FHSU joins national initiative to promote student mental health

Jed and Clinton Foundation Seal

09/02/15
by Kurt Beyers
Almost a third of students in U.S. colleges and universities reported feeling "so depressed that it was difficult to function," and 8 percent reported seriously considering suicide, in the 2013 data of the ongoing National College Health Assessment by the American College Health Association.

Against that backdrop, Fort Hays State University has announced that it has joined The Jed and Clinton Health Matters Campus Program in support of student well-being and mental health. The program is designed to help schools prevent the two leading causes of death in young adults -- unintentional injuries, including those caused by prescription drug overdoses or alcohol poisoning, and suicide.

FHSU is among the first cohort to join The Campus Program, which is designed to help colleges and universities assess and enhance mental health, substance abuse, and suicide prevention programming.

"Fort Hays State has been actively promoting health and wellness initiatives through workshops and presentations for some time," said Dr. Kenton Olliff, assistant vice president of student affairs.

"Three years ago, we implemented At Risk online gatekeeper training to help students, faculty and staff recognize and assist students in distress," he said. "With our participation in The Campus Program, we will be able to enhance the services we offer as we continue to promote student wellness."

Participating schools make a four-year commitment to work the program to evaluate and identify opportunities to augment these activities on campus. The Campus Program provides schools with a framework for supporting student mental health as well as assessment tools, feedback reports and ongoing technical assistance from The Campus Program team. The Jed and Clinton Health Matters Campus Program grants a membership seal to all schools that participate.

Membership in the program demonstrates Fort Hays State's continuing commitment to promoting emotional well-being programming for all students.

"For the past several years, we have been working to educate students through class presentations, workshops and other programming to increase awareness of the importance of emotional and physical wellness," said Gina Smith, director of FHSU's Kelly Center, which offers support services for students, faculty and staff. "We are excited to partner with other campus constituents to move forward with this new initiative."

Services provided by the Kelly Center are academic support and tutoring for general education classes; personal counseling for students, faculty and staff; alcohol and drug counseling; standardized testing services; and disability student services.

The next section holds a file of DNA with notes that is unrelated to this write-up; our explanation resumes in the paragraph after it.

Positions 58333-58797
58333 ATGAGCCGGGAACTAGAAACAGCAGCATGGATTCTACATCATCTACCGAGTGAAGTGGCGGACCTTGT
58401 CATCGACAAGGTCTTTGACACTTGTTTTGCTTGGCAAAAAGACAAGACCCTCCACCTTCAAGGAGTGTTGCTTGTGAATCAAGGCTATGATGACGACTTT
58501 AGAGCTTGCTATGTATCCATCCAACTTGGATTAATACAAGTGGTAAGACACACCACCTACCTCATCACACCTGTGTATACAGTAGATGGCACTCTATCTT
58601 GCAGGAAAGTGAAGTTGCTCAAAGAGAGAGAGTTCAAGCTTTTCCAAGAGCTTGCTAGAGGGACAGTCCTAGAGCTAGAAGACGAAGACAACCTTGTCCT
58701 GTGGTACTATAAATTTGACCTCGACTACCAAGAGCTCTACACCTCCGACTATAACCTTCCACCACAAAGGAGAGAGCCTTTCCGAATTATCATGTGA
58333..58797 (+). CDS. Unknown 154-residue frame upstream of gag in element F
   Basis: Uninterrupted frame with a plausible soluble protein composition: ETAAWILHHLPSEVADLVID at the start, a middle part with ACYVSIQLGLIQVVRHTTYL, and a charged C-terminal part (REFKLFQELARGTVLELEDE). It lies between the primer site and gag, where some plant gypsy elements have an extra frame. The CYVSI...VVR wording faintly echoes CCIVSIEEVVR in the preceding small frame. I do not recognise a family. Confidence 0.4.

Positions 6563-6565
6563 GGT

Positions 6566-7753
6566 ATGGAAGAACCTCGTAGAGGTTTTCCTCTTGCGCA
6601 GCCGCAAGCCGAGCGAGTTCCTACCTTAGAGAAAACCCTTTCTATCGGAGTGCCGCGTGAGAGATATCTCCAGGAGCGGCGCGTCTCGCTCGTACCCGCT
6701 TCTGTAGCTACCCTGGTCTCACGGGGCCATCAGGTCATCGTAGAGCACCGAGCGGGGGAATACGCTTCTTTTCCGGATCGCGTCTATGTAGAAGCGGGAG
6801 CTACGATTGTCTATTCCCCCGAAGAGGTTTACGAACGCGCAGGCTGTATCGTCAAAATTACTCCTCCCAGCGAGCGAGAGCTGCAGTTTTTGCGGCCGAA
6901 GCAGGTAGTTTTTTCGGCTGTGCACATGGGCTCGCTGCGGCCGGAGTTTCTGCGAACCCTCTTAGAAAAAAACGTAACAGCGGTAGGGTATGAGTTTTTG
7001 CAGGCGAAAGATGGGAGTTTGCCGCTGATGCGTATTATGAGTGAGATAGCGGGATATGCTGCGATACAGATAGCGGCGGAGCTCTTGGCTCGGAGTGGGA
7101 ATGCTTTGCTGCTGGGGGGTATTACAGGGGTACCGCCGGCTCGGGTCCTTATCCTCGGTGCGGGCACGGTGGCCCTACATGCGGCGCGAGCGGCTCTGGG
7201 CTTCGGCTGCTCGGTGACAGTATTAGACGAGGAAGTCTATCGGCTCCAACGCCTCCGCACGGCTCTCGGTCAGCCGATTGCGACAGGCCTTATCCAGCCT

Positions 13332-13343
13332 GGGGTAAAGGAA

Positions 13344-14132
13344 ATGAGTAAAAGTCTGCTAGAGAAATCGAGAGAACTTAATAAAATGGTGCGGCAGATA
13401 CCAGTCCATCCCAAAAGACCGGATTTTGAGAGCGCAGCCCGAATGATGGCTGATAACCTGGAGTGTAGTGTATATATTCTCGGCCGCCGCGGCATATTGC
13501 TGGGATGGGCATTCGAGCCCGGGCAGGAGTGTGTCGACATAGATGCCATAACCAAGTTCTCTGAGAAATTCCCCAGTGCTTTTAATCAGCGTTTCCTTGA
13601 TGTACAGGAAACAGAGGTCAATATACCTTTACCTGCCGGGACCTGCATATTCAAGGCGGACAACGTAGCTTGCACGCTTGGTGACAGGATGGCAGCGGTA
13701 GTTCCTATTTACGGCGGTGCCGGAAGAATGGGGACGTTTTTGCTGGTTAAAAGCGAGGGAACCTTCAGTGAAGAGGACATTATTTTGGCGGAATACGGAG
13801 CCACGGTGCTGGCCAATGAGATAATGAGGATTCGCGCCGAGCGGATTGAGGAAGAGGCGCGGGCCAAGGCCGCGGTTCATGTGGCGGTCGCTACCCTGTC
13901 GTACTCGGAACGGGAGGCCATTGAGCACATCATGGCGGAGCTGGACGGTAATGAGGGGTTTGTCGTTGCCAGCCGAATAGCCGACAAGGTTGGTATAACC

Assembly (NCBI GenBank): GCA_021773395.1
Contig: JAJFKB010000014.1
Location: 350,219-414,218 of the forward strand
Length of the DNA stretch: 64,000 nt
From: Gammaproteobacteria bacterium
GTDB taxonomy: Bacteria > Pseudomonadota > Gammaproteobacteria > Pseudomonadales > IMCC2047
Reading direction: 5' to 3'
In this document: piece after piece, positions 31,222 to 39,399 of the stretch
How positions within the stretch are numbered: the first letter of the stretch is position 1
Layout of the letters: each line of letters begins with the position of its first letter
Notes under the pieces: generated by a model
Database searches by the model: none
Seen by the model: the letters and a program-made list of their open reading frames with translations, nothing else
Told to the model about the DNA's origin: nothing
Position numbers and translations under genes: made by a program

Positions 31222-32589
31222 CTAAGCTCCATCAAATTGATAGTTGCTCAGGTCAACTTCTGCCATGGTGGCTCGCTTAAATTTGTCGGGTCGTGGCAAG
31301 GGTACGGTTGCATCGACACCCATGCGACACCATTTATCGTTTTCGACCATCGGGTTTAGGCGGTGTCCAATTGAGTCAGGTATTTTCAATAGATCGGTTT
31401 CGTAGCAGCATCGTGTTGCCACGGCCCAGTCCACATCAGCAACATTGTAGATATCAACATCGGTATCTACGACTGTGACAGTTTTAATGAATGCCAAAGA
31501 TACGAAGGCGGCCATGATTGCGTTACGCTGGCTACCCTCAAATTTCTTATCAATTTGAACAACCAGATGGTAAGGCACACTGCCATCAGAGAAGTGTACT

"The college years are the age when many mental health issues first manifest, and it can be a time of significant stress and pressure," said John MacPhee, executive director of The Jed Foundation. "The Jed and Clinton Health Matters Campus Program helps schools by working with them to survey everything their university is doing to support their students' emotional health and find practical ways to augment these efforts in a comprehensive way."

The Campus Program is a joint initiative of The Jed Foundation, a leading non-profit organization dedicated to promoting emotional health and preventing suicide among college students, and the Clinton Foundation's Health Matters Initiative, which works to improve the health and well-being of people throughout the United States across all generations.

Fort Hays State's participation in The Campus Program begins with establishing an interdisciplinary, campuswide mental health task force to assess, support and implement program improvements and taking a confidential self-assessment survey on its mental health promotion and substance abuse and suicide prevention programming.

At Fort Hays State, the task force is 16 people, comprising administrators, faculty members and students. It will be co-chaired by Olliff, Smith and Dr. Leo Herrman, associate professor of psychology.

Herrman and the Department of Psychology brought the program to FHSU as an exemplar program with an $18,039 Kansas Youth Suicide Prevention Initiative grant awarded by Headquarters Inc. of Lawrence, which was funded by a Garrett Lee Smith Youth Suicide Prevention Grant and the Tribal Youth Suicide Prevention Department of the U.S. Department of Health and Human Services, the Substance Abuse and Mental Health Services Administration, and the Center for Mental Health Services.

"The main focus of that grant was to reduce suicides on college campuses by enhancing mental health services and providing a safe campus environment," said Herrman. "This blended well with the Jed and Clinton Foundation's focus and provided FHSU with resources to do a thorough review of all of its programs related to the health and safety of its students."

After the survey is completed, the responses will be reviewed by The Campus Program team in the context of the program's framework -- a comprehensive set of recommended practices. FHSU will then receive customized feedback and suggestions for enhancements as well as direct support with the planning process.

For more information on The Campus Program, visit www.TheCampusProgram.org.

More information on The Jed Foundation is at www.jedfoundation.org, and information on the Clinton Foundation is at www.clintonfoundation.org.

For more information on FHSU's participation in The Campus Program, contact:
Dr. Kenton Olliff, assistant vice-president for student affairs, kolliff@fhsu.edu, 785-628-4401
Dr. Leo Herrman, associate professor of psychology, lpherrman@fhsu.edu, 785-628-4195
Gina Smith, director of Kelly Center, gsmith@fhsu.edu, 785-628-4401

Back to top